producibility for the elements that make up the process which when averaged
produce a measure of the probability of successful production, i.e., producibility.
Depending on the total program being measured for producibility, tens or even
hundreds of PAWs may be needed to produce a valid measurement of

(5) Feature Based Manufacturability Evaluation

This manufacturing evaluation method is built up by Gupta and Nau. The most
important steps for it are shown as followed. First, generate all the possible
features for the design part; each feature representing a machining operation [4],
and get rid of the parts which are not machinable. And second, a FBM (Feature
base model) which contains no redundant features is created. After that, the same
process yields again and again, the best plan is pick up at last.

(6) Taguchi Method

Taguchi Method is an advanced statistical technique which used for design of

experiment to find the best parameters or conditions in different manufacturing
process. By employing Taguchi Method, manufacturers can upgrade stability and
quality of their products. Taguchi method is useful for shortening the time to find
the best conditions for making new products in large number.

Except the technology mentioned above , there are a lot of “DFMA-like”theories
such as:

l Failure-Mode and Effects Analysis (A method which is used for preventing of

anticipated failures.)
l Group Technology (A method that it improves the design efficiency as well as
product quality.[4])
l Quality Function Deployment (QFD) is a detailed planning technique used to
translate the customs’requirements into company specifications at each
major stage of the product developing process.
l Design to Target Cost (DTC) is the managed process of monitoring and
controlling manufacturing cost at the product specification stage..

3.Post-Boothroyd attempts at developing similar techniques

After the huge success in developing the DFMA technology and software, Dr.
Boothroyd and his fellows keep doing the research in this field.

DFS (Design for Service) was

released in 1994, which is used in the
early stage of the product design
process to check the cost of the
maintenance and the maintainable
ability. In many cases, an easy
assembly product is not a easy
maintenance. For example, a nut that
is so easy to be assembled in less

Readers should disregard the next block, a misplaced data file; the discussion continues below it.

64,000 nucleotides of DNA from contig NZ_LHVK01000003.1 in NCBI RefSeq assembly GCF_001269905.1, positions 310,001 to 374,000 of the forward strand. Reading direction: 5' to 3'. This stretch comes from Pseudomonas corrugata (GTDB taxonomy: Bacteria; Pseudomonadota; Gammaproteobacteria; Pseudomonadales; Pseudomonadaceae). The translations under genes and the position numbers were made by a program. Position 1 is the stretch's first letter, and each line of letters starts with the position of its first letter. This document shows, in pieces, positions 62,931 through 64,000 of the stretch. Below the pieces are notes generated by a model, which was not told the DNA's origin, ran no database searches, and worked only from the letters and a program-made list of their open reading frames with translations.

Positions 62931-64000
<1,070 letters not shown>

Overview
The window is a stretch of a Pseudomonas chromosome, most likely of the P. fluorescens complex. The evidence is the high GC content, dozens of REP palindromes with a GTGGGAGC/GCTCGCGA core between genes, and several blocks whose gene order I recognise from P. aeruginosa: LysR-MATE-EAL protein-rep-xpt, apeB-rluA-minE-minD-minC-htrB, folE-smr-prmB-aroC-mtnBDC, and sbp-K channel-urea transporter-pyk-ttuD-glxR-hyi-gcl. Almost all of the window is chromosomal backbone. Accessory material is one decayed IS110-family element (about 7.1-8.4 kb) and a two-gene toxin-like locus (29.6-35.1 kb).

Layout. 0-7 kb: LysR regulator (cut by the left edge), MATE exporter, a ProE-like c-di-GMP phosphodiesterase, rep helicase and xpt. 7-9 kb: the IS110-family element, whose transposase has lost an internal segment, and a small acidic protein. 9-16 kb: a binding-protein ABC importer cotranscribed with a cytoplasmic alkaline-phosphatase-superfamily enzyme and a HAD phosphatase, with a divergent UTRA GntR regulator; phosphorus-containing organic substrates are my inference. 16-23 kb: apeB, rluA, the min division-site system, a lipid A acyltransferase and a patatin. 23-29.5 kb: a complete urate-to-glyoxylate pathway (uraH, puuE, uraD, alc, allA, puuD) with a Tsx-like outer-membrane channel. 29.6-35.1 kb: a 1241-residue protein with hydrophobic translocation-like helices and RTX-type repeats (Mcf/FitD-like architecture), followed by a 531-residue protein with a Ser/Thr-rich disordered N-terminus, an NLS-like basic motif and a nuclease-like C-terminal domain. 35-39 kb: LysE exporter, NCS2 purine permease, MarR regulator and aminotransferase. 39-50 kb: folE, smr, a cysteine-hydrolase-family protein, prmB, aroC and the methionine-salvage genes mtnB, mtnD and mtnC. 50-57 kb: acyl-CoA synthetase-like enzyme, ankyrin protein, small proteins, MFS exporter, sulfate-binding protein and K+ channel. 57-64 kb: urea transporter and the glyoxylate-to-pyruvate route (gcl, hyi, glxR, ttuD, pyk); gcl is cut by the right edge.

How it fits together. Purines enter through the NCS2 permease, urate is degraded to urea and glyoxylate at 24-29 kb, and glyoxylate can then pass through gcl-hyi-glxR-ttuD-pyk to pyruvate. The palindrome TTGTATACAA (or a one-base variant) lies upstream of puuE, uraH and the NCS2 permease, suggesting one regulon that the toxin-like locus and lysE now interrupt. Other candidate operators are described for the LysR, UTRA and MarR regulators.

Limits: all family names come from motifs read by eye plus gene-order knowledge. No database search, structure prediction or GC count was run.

then 20 seconds is very hard to be
released when it is rusted.
Fig 3 DFS software [6]

Cooperated with TNO and used the cost estimation model developed by this
Holland research center, BDI released DFE (Design for Environment) in 1996.
This product provides a method which estimates the cost of environment of the
product at its early design stage. This software make it possible that a custom o
has not the ecology background can consider the environment factors in the
design process. DFE is one of the earliest software used in the analysis of
environment cost.

Fig 4. DFE software [6]

There are several other software in the BDI’s series of products such as DFT
(Design for Test), DFD (Design for Discarding). All of these computer tools are
very useful in the product design.

4. Stories about the successful implementations of DFMA

4.1 Development of the BagEasy III.

The BagEasy III is a manual resuscitator designed for “single patient use”(to be
used multiple times on a single patient) by medical personnel in emergency rooms,
ambulances and other treatment locations (Figure 3) [7].

Fig 5 BagEasy III

A design team was founded and the goal of the team was to finish the design with

a concept what would meet the product requirement and meanwhile, improve the
manufacturability of the product. They used Boothroyd-Dewhurst DFMA as the
framework during the whole design process.

Throughout the whole design process, every member of the team shared the
ideals with each other. They communicated every day and the team meeting
happened anytime as needed. This resulted “breaking down the walls between
functions”[7] and achieving parallel design method which focused the team on the
object. Every member knew their product and what the product was going to be.

Supplier took part in the team activities and answered the questions from the
designer on how the parts could be produced. The feedback comes so quickly
instead of long time waiting as usual.

After the concept design finished, models generated in CAD was used for analysis.
As details of the design created, the concept was turned into real-word models.
The team members met the supplier at this time, reviewed the part design and
developed a better one.

The results of these efforts are that the new product is greatly simplified; the
improvement of assembly is 84%, of assembly cost is 74%.